Amr's Reviews > Rework

Rework by Jason Fried
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Aug 08, 10

bookshelves: business
Read in August, 2010

The feeling I got when I read the praise of the book in the first few pages was "This book is over-praised". When I finished it, I still have the same feeling.
Maybe it's just me, but I think that if you're gonna challenge the foundations of doing business, you gotta back it up with something more that "That's how we did it, and it worked for us".
The book makes a great case against all the elements of doing business (planning, raising capital, meeting, communication, workplace, organizing, etc.) but it doesn't offer strong alternative and it certainly doesn't make a strong case for the alternative that it's offering. Some of the criticism is just ridicules like Don't make long term plan and Stop calling yourself an entrepreneur, call yourself a starter. Who cares?
A lot of the criticism is filled with ".. that doesn't mean you should do away with this item, because it's still important..". If it's still important then why come out against it like it's some kind of a disease.
Other criticism falls under the category of a clever argument rather than a logical one, like "Learning from mistakes is overrated", you should instead learn from your successes. Well, what if I'm just starting and all I have is my first failure??
Some ideas are just confusing.
On page 159:
"And of course, you want all that right away. So you drop everything else you're working on and begin pursuing your latest, greatest idea.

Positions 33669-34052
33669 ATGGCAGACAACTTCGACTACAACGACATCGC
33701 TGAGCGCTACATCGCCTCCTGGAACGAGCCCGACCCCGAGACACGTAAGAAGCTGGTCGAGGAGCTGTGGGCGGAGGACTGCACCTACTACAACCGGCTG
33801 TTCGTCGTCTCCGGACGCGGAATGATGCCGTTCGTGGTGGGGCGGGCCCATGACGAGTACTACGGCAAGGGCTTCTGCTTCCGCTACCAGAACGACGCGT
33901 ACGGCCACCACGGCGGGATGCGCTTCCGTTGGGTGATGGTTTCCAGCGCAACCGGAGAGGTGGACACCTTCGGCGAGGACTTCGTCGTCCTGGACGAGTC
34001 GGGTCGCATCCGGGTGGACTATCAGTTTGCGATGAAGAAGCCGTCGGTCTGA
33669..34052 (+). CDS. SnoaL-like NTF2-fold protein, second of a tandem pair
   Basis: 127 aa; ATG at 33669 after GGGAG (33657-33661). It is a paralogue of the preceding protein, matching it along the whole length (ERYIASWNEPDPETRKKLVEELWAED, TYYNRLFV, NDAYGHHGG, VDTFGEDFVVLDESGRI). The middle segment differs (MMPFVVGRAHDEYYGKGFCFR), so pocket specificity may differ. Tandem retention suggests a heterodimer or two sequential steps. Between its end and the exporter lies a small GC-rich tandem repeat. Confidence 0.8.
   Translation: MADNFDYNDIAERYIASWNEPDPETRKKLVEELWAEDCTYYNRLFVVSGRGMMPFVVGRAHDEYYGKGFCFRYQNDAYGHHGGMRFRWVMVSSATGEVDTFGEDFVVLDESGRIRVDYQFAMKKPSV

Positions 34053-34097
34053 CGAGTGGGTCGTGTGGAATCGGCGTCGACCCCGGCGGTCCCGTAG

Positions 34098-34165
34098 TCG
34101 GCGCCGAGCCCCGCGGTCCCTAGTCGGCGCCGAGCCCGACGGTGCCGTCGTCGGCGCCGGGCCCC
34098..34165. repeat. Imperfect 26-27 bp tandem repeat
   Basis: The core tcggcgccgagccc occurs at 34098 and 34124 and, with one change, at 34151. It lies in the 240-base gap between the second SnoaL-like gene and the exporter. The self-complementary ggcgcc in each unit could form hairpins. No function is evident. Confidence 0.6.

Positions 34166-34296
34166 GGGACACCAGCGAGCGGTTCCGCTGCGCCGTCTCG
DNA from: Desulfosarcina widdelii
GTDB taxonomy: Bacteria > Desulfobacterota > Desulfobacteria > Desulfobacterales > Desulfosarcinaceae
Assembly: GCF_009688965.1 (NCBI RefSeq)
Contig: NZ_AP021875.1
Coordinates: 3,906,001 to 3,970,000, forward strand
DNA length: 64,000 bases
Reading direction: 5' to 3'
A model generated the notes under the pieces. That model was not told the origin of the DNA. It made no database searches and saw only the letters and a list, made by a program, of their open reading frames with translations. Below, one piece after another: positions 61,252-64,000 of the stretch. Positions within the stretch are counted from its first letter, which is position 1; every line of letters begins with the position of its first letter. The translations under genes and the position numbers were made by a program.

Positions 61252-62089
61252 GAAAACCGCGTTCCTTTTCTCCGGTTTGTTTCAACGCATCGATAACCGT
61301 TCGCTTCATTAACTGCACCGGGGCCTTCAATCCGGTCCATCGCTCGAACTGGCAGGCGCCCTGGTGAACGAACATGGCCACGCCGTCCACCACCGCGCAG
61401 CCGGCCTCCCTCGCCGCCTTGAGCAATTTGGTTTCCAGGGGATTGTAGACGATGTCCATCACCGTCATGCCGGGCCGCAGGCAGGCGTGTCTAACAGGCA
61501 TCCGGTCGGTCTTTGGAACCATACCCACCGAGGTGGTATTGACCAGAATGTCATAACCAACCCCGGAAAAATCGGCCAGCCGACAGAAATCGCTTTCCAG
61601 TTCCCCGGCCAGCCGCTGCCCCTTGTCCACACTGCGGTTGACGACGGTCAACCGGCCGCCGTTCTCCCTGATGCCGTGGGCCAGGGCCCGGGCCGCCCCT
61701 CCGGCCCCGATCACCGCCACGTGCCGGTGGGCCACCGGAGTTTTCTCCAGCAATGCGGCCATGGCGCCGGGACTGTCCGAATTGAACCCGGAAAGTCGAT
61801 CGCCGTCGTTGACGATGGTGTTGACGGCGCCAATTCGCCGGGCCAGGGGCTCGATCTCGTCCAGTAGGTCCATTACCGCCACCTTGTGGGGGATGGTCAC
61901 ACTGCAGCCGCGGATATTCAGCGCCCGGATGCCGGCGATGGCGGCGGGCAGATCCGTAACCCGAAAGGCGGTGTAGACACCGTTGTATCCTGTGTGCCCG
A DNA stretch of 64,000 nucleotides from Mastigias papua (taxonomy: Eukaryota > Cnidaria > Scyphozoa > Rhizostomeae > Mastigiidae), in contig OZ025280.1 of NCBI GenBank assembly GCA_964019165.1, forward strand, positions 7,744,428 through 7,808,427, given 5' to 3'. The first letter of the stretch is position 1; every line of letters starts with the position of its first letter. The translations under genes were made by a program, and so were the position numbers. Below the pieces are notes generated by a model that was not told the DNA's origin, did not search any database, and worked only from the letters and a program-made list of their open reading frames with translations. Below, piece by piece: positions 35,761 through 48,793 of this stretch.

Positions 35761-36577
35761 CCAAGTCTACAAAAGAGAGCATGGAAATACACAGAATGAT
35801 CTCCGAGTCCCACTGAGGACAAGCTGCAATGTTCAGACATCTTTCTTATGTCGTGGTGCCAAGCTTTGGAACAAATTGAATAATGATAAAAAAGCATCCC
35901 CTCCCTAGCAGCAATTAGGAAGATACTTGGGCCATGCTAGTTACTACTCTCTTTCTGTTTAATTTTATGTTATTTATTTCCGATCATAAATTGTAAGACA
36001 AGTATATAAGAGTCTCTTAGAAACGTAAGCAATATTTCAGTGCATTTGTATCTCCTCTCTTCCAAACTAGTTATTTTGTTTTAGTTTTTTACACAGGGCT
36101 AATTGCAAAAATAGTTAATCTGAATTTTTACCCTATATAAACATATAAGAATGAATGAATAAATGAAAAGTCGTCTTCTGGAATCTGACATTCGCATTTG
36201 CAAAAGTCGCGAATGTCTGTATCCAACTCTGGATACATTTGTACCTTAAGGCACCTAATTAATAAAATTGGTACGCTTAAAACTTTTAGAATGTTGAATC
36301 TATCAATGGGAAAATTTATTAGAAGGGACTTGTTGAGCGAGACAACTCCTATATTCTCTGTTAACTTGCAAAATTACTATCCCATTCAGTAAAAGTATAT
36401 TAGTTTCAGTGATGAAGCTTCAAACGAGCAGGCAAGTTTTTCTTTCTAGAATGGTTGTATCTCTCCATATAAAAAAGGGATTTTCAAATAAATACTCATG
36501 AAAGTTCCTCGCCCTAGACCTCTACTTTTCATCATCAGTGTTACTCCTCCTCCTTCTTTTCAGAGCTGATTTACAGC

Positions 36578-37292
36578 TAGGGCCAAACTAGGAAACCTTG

Bad move."
And on the same page
"So let your latest grand ideas cool off for a while first."
On page 271:
"Inspiration is like fresh fruit or milk: It has an expiration date.
If you want to do something, you've got to do it now. You can't put it on a shelf and wait two months to get around it."
(eyes wide open of amazement)

The book offer some good idea when it comes to marketing and hiring and more importantly it offers you a chance to break out of business traditions that has been built over decades and now accepted as a given. The point you should be taken from the book is that you should break free from all these rules and follow only the ones you feel that they make sense but it doesn't make it that clear.

One very important thing is the book audience. This book is NOT for people working in any industry. Most of the ideas of this book are more suited for digital industries (especially software) rather than more transitional industries. What is worse is that the book doesn't offer that distinction, it actually states very clearly that this book is for anyone who started a business, wants to start a business, or even working in a job they hate.

To sum up, "Follow your heart" is good motivation to jump off the cliff of career security into the uncharted territories of starting a business, it might be helpful from time to time when making decisions but it's not a business strategy.
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